Gerald W. Schoenle Jr. // Chief of Police, University at Buffalo Police Department
- “Members of ACPA—College Student Educators International have opposed concealed gun carry on campuses since Utah passed the first permissive legislation in 2004. … We do not take this position because we resist the Second Amendment. We do not oppose gun ownership. And, we believe that increasing the number of firearms in the hands of students, faculty, staff, and visitors presents an increased risk to our communities. Firearms on campus should be strictly limited to recruited, trained, and supervised police officers (federal, state, local or university police) or participants in institutionally endorsed educational programs for which use and carry of a firearm is a necessary requirement.”
Cindi Love // Executive Director, ACPA—College Student Educators International
- “It seems to me that educators have a different calling and dedicate themselves to contributing to a society in which greater learning develops the greater capacity for people to reason and solve problems without violence. … In a perfect world, I firmly believe that there should be armed responders in or immediately available to our schools. But these individuals should be law enforcement professionals, not teachers.”
Randy A. Burba – President, International Association of Campus Law Enforcement Administrators (IACLEA) & Chief of Public Safety, Chapman University
- “The presence of guns in any environment is the single biggest risk for harm due to guns, including intentional harm, accidental harm, or self-inflicted harm. The notion that the armed teacher can fend off evil doers is fictional, borne out only by idiosyncratic anecdote that has little bearing in fact. In short, there is no reasonable argument in favor of allowing guns in educational spaces. Doing so runs directly counter to the goals of a good education, and endangers the lives of teachers and students alike.”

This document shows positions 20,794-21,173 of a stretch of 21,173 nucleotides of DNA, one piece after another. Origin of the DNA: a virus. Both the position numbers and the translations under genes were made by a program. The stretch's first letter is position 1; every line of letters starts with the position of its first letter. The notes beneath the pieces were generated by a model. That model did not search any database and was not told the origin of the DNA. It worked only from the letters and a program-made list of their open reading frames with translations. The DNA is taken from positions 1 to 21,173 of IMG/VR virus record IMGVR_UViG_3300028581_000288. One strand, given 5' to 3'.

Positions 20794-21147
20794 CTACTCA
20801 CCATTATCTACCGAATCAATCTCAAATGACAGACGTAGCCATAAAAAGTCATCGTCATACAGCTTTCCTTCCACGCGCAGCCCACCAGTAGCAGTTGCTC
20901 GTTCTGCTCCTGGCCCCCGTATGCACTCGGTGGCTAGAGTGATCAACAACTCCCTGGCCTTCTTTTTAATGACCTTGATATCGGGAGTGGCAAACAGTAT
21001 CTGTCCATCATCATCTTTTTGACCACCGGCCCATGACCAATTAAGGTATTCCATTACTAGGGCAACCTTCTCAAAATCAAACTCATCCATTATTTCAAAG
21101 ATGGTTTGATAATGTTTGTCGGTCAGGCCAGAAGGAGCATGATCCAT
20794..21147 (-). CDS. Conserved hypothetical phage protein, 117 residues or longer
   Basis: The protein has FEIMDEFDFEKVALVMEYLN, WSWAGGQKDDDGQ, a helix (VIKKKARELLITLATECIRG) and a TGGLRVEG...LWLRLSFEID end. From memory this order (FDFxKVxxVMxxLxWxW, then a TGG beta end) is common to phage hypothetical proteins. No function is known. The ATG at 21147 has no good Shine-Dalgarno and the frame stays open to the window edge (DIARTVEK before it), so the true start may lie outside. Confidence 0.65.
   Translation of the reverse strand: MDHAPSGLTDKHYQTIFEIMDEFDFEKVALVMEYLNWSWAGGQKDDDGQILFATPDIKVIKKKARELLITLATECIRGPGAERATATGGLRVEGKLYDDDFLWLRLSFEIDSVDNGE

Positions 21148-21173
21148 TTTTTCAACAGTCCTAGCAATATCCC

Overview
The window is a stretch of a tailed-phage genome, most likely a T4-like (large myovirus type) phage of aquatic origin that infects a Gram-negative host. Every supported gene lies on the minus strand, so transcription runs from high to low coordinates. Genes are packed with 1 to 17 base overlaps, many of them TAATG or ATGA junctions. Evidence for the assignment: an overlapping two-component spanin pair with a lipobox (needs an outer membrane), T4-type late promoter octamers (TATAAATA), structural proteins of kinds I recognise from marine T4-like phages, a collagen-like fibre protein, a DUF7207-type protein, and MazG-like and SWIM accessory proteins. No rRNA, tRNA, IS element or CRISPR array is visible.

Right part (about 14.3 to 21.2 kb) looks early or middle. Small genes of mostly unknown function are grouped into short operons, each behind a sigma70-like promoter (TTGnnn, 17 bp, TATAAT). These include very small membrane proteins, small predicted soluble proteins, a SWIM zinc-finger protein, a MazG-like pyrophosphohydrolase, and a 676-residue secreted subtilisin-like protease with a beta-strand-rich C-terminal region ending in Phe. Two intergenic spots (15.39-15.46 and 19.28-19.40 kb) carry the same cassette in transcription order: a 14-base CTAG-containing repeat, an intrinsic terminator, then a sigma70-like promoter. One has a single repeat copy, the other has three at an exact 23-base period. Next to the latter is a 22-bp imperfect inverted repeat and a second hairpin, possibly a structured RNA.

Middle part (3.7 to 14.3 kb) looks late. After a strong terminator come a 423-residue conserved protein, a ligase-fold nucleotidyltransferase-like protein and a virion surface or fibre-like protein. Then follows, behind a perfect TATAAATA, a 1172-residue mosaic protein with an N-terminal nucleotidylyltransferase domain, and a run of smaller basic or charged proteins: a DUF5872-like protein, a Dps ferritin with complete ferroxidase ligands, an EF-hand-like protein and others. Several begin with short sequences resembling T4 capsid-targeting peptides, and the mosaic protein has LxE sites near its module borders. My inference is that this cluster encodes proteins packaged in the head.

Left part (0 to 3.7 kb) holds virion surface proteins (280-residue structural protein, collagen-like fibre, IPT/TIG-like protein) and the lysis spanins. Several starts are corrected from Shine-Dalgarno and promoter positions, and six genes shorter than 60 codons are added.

Sandro Galea // Dean and Robert A. Knox Professor in the School of Public Health, Boston University
Ask the Experts
Yes, Teachers Should Be Armed
- “Gun-free zones are magnets for murderers. Even the most ardent gun-control advocate would never put “Gun-Free Zone” signs on their home. Let’s stop putting them elsewhere.
John R. Lott, Jr. // President, Crime Prevention Research Center & Author of “The War on Guns”
- “Many lament that ‘guns don’t belong in schools.’ Maybe not. But reality is a harsh mistress. Children should not get cancer either. But they do. Failure to address the problem only results in more loss of life. Some kids need chemo. Some need armed protection. The fact that both are ‘rare’ events is of little comfort when yours is the child in need. We can wait for a cancer diagnosis to begin treatment, but waiting till you need armed protection is like putting a seatbelt on a traffic fatality.”
Jim Irvine // Director, FASTER Saves Lives
- “Locations known for, or posted as having on-site armed security, are far less likely to experience an active killer attack. For those enlightened by these facts, a program for arming school staff makes perfect sense.”
Ron Borsch // Founder, SEALE Regional Police Training Academy
Ask the Experts